A tiny sore bulged on my skin. A mosquito bite I told myself before I spotted another two on my wrist.
When I hear of people parting ways with their mental well-being in Lahore, I can relate with their despondency. When I hear of superstition defining remedial measures, I understand the urgency for a cure. The appearance of only three mosquito bites on my arm made me visit the darkest chambers of my mind.
I was sitting in the office, my eyes transfixed on the screen before me, when my ears picked up a familiar tune and I reached out for my cell phone vibrating in the corner. A very short conversation it was; all I remember was discussing the screening of upcoming movies at Atrium Cinema when something red flashed before my eyes, my bangles parted to display a tiny sore bulge on the skin. A mosquito bite I told myself before I spotted another two on my wrist.
Under normal circumstances someone would have just jingled the bangles on their arm and carried on with a laugh, however, this time, with news of a rising epidemic, things were a bit different. People in Lahore were dying I reminded myself, the government was being accused of spraying ineffective and adulterated insecticides, a shortage of platelet kits had put more lives at stake, schools were being closed down and I was fretting over three mosquito bites.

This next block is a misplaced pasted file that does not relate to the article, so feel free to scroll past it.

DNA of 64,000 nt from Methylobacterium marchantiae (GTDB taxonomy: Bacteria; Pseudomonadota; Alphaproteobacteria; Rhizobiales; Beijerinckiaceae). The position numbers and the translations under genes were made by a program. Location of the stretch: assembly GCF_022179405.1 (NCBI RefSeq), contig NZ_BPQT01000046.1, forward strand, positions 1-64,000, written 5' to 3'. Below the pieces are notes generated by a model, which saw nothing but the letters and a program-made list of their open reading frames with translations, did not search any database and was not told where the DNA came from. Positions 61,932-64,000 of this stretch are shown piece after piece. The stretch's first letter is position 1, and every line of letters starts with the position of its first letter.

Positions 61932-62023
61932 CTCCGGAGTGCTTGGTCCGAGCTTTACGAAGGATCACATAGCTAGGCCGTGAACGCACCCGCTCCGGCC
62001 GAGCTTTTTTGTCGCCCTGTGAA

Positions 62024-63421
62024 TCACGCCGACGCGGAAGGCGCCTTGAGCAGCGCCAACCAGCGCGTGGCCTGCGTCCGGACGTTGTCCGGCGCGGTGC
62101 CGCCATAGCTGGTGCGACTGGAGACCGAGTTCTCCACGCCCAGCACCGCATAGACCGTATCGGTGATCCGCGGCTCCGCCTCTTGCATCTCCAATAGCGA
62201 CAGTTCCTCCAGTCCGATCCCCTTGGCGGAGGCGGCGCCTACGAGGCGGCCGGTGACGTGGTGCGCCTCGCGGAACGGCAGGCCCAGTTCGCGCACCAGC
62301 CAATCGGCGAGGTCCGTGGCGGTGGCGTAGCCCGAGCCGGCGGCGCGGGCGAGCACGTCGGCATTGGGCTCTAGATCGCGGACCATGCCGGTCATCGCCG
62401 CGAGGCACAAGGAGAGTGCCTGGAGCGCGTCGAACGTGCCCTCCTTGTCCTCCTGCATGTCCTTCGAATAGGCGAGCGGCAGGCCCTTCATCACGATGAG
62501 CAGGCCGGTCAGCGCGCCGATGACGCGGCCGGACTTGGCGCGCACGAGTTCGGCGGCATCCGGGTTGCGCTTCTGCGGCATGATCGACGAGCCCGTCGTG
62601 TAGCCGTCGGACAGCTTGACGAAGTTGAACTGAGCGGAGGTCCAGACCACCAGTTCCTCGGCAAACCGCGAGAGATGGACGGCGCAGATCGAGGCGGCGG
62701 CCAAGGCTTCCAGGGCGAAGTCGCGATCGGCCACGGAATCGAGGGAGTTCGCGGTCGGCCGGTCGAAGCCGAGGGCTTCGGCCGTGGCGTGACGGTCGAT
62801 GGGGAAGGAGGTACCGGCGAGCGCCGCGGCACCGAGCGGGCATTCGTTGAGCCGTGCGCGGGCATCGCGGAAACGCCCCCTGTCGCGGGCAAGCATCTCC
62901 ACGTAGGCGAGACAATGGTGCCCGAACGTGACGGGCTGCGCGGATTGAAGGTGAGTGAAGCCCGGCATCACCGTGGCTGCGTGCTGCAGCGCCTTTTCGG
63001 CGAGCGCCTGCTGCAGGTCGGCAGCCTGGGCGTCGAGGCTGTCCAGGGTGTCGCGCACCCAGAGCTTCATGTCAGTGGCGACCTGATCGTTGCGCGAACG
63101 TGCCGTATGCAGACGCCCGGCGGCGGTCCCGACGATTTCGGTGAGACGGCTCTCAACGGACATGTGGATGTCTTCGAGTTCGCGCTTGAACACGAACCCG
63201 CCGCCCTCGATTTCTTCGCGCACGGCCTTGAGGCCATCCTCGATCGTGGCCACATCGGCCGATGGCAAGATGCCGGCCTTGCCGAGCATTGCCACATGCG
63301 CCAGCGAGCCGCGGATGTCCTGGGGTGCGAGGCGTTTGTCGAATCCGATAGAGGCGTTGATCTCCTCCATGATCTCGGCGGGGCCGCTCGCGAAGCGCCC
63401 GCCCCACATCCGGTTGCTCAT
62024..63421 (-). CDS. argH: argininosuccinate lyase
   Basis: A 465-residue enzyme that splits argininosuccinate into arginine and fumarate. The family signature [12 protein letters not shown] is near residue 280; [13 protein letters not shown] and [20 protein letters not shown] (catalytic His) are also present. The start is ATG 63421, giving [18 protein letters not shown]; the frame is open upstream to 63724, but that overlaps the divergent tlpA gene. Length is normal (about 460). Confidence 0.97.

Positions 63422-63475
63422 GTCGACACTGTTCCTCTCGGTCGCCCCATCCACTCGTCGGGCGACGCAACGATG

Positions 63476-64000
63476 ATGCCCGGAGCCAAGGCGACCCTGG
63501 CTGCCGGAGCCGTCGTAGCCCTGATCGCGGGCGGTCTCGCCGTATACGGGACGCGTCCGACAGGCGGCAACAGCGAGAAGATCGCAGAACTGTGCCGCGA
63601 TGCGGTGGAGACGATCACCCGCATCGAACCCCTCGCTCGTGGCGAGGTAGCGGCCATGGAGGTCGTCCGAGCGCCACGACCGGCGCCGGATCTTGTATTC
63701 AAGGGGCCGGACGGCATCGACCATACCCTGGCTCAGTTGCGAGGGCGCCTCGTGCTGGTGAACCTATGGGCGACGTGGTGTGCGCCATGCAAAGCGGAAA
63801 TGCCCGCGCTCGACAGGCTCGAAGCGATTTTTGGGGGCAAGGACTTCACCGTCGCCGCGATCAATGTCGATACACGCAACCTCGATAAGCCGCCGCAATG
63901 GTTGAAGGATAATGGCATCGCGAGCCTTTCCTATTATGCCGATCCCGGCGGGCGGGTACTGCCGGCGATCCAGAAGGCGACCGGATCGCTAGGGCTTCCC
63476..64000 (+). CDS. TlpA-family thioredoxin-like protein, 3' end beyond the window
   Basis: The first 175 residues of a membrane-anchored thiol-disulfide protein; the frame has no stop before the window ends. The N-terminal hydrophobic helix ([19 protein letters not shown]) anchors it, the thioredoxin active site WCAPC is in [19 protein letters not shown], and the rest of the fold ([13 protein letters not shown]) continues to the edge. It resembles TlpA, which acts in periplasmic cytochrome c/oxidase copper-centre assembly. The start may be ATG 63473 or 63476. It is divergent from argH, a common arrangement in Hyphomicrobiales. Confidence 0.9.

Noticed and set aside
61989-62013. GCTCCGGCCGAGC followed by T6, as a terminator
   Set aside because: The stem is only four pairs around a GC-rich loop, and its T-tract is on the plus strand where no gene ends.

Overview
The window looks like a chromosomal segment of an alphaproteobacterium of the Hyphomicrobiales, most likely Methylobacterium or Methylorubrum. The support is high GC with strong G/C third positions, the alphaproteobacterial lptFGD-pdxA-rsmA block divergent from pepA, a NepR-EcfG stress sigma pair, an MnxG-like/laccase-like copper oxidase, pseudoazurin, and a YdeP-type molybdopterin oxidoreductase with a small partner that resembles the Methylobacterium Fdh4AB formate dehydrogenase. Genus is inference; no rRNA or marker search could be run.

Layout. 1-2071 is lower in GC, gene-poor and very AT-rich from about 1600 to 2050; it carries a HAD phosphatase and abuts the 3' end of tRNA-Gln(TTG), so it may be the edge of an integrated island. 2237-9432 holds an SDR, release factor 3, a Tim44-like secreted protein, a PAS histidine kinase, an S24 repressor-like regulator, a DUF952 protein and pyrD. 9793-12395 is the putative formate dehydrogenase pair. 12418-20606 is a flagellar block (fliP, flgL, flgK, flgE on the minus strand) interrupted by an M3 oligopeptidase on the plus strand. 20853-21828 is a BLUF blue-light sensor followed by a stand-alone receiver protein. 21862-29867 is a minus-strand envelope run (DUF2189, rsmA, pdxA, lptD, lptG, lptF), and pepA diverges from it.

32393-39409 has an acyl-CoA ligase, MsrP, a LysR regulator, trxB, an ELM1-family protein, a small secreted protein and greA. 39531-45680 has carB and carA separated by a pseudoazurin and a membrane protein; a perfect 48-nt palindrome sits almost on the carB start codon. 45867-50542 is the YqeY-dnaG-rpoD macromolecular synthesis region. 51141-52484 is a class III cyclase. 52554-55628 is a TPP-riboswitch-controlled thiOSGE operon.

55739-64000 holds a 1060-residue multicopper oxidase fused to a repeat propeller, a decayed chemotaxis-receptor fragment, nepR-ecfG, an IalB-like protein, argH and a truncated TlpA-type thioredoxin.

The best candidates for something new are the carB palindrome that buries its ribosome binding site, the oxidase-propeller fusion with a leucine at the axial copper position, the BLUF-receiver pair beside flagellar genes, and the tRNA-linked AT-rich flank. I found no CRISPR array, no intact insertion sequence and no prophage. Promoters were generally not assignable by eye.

I constantly see people being extremely careful whenever they spot any kind of flying insect, in any other scenario it would have been hilarious to see someone constantly raising their hand to push away invisible insects hovering above them. But considering the current times, I completely understand their frame of mind. Now whenever I read a headline in the papers saying “Dengue claims another nine lives”, I’ll know the agony of the person lying in bed praying he had decided to stay home that evening.
The next time someone ridicules people panicking and stopping cars in the middle of the road on the presumption that they had spotted a mosquito, beware because that person might just end up being you.